Paul explained: “We’ve been closely monitoring key sites in Aberdeenshire in the last couple of years, thanks to Kev’s eyewitness accounts.

“He went out with just three camera traps and immediately started returning images of these stunning cats.

“But the latest footage, catpured in January or February, is fantastic – it’s almost as if the cat is posing for the camera, doing a little beauty pageant for us!

“It’s the biggest discovery in Scottish wildlife conservation anyone has ever made.

“It’s like the Holy Grail in terms of Scottish wildcat monitoring.”

What makes the footage all the more exciting for the team is that the population of wildcats in Aberdeenshire is of very high purity.

The one captured on video is the first living wildcat to score full marks on a 21-point scale used to identify wildcat purity.

And its exceptional quality has been verified by an independent expert at the National Museums of Scotland.

“No-one has ever seen a wildcat this good in the wild before,” said Paul. “It feels a bit like looking at a unicorn.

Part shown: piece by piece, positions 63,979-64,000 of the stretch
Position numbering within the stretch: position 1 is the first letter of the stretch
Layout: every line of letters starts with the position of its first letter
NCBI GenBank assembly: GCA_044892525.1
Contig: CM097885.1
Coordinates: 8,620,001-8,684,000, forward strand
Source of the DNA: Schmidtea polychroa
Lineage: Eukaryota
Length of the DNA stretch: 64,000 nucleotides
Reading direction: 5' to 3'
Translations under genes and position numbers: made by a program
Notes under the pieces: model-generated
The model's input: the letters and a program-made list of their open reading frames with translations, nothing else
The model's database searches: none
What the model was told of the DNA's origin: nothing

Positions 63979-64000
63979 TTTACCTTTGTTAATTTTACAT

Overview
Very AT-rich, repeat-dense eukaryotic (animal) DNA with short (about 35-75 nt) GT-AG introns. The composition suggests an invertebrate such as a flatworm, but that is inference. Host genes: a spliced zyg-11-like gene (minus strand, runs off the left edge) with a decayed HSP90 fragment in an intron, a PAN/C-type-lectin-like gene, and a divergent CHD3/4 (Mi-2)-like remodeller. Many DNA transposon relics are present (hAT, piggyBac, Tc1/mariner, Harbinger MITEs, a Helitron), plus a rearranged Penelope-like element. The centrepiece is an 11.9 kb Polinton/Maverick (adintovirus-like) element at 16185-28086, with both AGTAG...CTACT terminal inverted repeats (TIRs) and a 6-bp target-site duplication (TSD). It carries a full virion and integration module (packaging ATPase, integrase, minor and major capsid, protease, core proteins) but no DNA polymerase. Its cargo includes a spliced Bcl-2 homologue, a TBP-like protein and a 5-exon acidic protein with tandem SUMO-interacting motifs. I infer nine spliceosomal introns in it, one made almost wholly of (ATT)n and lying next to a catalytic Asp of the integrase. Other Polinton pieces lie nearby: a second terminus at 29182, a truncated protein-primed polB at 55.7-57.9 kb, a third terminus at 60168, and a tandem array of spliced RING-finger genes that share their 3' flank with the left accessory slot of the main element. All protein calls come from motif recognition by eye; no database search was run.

“It is so often described as extinct, bordering on mythical – it’s a bit like spotting Nessie!

“But we have always been confident they’re still out there and we now have video evidence to prove it.

“The Scottish wildcat is an incredible survivor – and this footage shows, despite all odds, it is still out there.

“Now we must protect it from the threat of hybridisation with domestic cats, as well as from the government’s action plan.

“The government is licensed to capture wildcats for a captive breeding programme but it has a dismal track record.

“So we’re not disclosing the location of our wildcats to anyone.